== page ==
He believes there could be other local businesses following in the successful footsteps of E and I Engineering, with the help of some hard graft and “a bit of luck”.
“I certainly think there is a wee bit of an entrepreneurial spirit - there are four or five people coming through who I would be in contact with and giving advice to in this area. It’s a pity there are not 25 people rather than four or five but at least some people are willing to take the risk.
“What we need in Ireland are a lot more people prepared to take a risk with their ideas and go for it,” he adds.
As for those willing to take the risk but unable to get the banks to play ball, the E and I boss says alternative methods can be available.
“Enterprise Ireland is now encouraging the banks, and getting ministers to put pressure on the banks and threatening the banks, they also now have a private equity arm which sees them bring in private investors - it may cost 8% rather than 5% but they are investors with track records in industry.
“That’s the American model and I think Europe is moving more towards that now.”
As well as being a keen sports fan steering Derry City Football Club to FAI Cup success as its Chairman, Mr O’Doherty is a key figure in promoting entrepreneurship in the North West. He has a particular focus on forging the right attitudes in the business leaders of the future.
He was part of a group of business leaders who - in partnership with the local chamber of commerce - produced a DVD to promote entrepreneurship in schools in the Derry area several years ago.
“It’s very important that the seeds of entrepreneurship are planted early on.
“The only way this region is going to prosper is if we encourage people to create employment for the population,” he says.
And he’s keen to highlight the fact that “no-one else is going to solve our problems. We can’t sit back and expect Invest NI and others to go around the world cap in hand saying we can’t manage ourselves, it’s up to us to create prosperity for the region.”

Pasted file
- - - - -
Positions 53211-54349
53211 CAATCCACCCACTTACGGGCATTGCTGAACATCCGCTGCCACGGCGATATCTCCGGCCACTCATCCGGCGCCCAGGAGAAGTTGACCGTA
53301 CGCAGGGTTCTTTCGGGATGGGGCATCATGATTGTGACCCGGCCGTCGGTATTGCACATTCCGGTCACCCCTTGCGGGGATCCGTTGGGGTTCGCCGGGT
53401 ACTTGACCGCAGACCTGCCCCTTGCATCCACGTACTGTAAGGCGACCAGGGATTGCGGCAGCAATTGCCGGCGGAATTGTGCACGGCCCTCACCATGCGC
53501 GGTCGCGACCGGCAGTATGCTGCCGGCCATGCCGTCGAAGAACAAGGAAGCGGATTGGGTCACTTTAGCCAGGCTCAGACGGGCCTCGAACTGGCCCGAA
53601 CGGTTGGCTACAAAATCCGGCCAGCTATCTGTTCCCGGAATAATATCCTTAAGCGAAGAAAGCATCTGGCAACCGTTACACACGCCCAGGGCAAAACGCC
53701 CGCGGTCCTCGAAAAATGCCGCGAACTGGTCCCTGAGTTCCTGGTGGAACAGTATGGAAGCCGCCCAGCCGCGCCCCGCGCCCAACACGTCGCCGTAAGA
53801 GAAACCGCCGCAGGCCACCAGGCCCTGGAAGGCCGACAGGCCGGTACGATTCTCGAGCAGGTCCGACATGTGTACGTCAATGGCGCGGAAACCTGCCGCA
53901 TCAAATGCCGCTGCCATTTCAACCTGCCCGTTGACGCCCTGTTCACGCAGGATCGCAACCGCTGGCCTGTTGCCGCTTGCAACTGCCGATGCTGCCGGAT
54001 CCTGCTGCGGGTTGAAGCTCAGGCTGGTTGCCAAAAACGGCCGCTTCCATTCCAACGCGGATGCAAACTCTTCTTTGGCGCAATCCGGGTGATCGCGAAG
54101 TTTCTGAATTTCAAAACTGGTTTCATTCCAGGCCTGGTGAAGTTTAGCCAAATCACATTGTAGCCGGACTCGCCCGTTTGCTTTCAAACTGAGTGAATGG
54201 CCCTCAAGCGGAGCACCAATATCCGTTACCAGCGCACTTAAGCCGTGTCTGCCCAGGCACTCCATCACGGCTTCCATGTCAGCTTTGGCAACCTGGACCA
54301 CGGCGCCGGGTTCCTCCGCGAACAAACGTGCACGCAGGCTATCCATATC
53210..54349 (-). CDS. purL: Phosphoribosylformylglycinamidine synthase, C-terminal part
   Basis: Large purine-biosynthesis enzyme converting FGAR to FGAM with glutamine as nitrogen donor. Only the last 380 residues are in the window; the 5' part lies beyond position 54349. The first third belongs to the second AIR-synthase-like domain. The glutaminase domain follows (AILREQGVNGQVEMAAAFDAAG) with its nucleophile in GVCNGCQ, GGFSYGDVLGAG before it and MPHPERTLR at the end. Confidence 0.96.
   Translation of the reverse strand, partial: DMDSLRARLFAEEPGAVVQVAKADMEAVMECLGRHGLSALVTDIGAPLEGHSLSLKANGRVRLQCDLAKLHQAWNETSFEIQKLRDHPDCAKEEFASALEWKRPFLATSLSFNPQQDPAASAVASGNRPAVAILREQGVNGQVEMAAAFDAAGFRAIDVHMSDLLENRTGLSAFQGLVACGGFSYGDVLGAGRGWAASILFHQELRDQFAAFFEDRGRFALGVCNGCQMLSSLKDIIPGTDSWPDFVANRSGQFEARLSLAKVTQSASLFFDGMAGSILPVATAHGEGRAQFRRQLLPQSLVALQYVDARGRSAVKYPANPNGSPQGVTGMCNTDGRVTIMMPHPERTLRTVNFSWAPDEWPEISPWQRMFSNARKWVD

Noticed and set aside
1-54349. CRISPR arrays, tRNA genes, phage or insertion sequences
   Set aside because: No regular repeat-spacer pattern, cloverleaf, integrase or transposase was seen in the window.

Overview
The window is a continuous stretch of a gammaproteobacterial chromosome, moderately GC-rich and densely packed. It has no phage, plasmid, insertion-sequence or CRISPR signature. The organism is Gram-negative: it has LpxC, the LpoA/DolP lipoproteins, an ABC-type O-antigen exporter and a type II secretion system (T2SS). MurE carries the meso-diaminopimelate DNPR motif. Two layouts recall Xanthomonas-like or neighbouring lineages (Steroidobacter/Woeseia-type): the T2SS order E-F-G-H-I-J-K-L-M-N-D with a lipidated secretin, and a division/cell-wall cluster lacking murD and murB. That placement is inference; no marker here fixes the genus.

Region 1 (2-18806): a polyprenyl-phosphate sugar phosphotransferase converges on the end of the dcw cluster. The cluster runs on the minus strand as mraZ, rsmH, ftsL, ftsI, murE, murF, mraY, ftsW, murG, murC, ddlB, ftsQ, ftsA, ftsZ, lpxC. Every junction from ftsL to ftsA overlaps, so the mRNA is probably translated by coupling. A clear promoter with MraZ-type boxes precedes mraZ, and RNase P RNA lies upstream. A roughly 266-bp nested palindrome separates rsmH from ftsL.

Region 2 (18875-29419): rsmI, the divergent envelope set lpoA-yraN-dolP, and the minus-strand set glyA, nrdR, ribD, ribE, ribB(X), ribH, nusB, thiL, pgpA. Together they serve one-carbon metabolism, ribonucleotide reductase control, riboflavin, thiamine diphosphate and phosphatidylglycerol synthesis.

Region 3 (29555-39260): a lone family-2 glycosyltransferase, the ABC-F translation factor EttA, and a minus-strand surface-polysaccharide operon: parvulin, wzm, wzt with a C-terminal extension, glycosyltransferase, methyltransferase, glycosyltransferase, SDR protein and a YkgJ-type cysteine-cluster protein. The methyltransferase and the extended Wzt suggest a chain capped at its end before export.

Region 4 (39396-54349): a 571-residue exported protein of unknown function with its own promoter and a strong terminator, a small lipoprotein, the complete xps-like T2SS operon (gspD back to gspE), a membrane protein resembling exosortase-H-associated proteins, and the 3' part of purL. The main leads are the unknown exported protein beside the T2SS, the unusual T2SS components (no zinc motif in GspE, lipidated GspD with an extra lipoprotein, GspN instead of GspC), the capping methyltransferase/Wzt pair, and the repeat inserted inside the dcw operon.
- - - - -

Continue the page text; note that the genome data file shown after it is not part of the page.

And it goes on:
As a central figure in the University For Derry (U4D) campaign, he believes that education will be a key driver of the economy. “I think of the university as a driver for economy but it needs to refocus on producing graduates who are needed by employers.
“There are too many graduates who are quite unemployable and are badly equipped for the way the economy is going - universities need to focus more on STEM subjects to allow graduates to grasp the opportunities in the knowledge-based and digital economy.”
Mr O’Doherty, a former St Columb’s College pupil and Queen’s University graduate in Electrical and Electronic Engineering, cut his teeth in the workforce with a post in the ESB before spending almost five years at Du Pont’s Derry plant where he carried out “a lot of innovative design work”.
He recalls the state of the economy during that period was “not much better” than it is today.
“The economy wasn’t in great shape but I knew that with the right idea and the determination the state of the economy was irrelevant.” He’s certainly put his money where his mouth is and led by example, having driven his company forward to enjoy unprecedented growth in the midst of the most devastating global recession since the 1930s.